Prosecutors are accusing former Trump campaign manager Paul Manafort of witness tampering as he awaits trial on conspiracy and money laundering charges — and they asked a judge to end his house arrest and consider pre-trial detention.
Lawyers working for special counsel Robert Mueller filed a motion with the U.S. District Court for the District of Columbia on Monday saying they have probable cause to believe that Manafort attempted to tamper with potential witnesses while on pretrial release.
The documents say that following an indictment against Manafort in February of this year, he and an associate – referred to in court documents as Person A — “repeatedly” contacted two witnesses, identified as Person D1 and Person D2 “in an effort to secure materially false testimony” concerning the nature of Manafort’s lobbying and public relations activities on behalf of Ukraine during the tenure of its pro-Moscow former president, Viktor Yanukovych.
The motion says that after the indictment was made public, Manafort called Person D1 on a cell phone, but that the potential witness “sought to avoid Manafort” and “ended the call.”
The documents say Manafort then used a text-message encryption application to contact the witness, writing “This is Paul” and “We should talk.” The witnesses preserved the texts and turned them over to the government.
Further, the unnamed associate (Person A), also using a text-message encryption application, contacted the other witness (Person D2) to let them know that “My friend P is trying to reach [Person D1] to brief him on what’s going on.”
“Basically P wants to give him a quick summary that he says to everybody (which is true) that our friends never lobbied in the US, and the purpose of the program was [European Union],” Person A said.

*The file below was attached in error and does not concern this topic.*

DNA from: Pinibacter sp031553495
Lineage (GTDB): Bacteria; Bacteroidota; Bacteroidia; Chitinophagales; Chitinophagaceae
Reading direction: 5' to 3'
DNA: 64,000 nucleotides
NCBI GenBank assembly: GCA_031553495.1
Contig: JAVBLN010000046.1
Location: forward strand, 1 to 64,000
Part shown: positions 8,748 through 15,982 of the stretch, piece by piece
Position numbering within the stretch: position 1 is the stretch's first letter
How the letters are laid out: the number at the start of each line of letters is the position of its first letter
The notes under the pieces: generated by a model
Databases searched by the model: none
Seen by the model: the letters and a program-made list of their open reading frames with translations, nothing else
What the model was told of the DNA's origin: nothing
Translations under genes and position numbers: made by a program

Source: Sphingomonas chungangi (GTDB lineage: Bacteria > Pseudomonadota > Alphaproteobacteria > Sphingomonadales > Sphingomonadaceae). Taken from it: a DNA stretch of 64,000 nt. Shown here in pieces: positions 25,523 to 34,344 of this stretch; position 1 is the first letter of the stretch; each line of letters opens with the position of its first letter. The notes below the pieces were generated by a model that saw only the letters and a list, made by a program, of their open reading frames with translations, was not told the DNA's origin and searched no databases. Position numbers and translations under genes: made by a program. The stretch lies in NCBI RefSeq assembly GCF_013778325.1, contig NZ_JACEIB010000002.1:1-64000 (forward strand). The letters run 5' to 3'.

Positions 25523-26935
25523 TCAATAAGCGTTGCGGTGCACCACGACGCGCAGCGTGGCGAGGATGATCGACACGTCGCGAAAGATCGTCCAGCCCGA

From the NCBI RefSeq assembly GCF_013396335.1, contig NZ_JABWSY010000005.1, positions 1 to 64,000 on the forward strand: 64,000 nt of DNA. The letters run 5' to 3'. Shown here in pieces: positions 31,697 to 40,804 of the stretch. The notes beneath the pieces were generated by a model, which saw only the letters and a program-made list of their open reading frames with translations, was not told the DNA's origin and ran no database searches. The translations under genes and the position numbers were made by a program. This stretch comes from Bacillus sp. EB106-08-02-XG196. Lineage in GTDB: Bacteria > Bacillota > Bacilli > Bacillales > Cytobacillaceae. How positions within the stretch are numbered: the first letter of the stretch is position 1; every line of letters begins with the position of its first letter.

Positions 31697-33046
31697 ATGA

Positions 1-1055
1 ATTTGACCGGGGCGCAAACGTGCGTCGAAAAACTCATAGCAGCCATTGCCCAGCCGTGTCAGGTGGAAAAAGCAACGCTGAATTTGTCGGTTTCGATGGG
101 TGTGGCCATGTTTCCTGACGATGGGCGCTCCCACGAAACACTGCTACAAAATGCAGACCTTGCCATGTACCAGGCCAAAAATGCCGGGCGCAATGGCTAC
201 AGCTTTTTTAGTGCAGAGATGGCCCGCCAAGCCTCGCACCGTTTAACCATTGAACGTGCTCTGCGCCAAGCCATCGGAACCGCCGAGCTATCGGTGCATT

In previous filings, Person A has been used to designate Konstantin Kilimnik, a Manafort associate who prosecutors believe has ties to Russian intelligence — something Kilimnik has denied.
Although the witnesses are unnamed, prosecutors have said they “were principals in a public relations firm that worked with Manafort in organizing a group of former European officials, known as the Hapsburg group, who promoted Ukrainian interests in Europe as well as the U.S.,” according to The Associated Press.
“Prosecutors say Manafort directed the group’s work and secretly funneled about $2 million to it to take positions favorable to Ukraine including by lobbying in the U.S.,” the news agency says.
In the latest filing, Mueller’s team says Manafort obstructed justice and attempted to “suborn perjury” by contacting the witnesses. It asked a judge to immediately determine whether there was probable cause that Manafort committed a crime while on bail and, if so, to place him in detention.
This is the second time that prosecutors have accused Manafort of violating the terms of his pre-trial release. We reported last year that Manafort was accused of trying to sway public opinion by getting a Russian compatriot to ghostwrite a newspaper opinion piece. Prosecutors say that violated a gag order on Manafort.
Manafort joined the Trump campaign in March 2016 and served as its campaign manager from June to August of that year. The FBI reportedly opened a criminal investigation of Manafort in 2014. In July, FBI agents raided his home and seized documents. He surrendered to agents in October after being indicted by a federal grand jury.
Manafort has denied any wrongdoing and pleaded not guilty to the charges against him.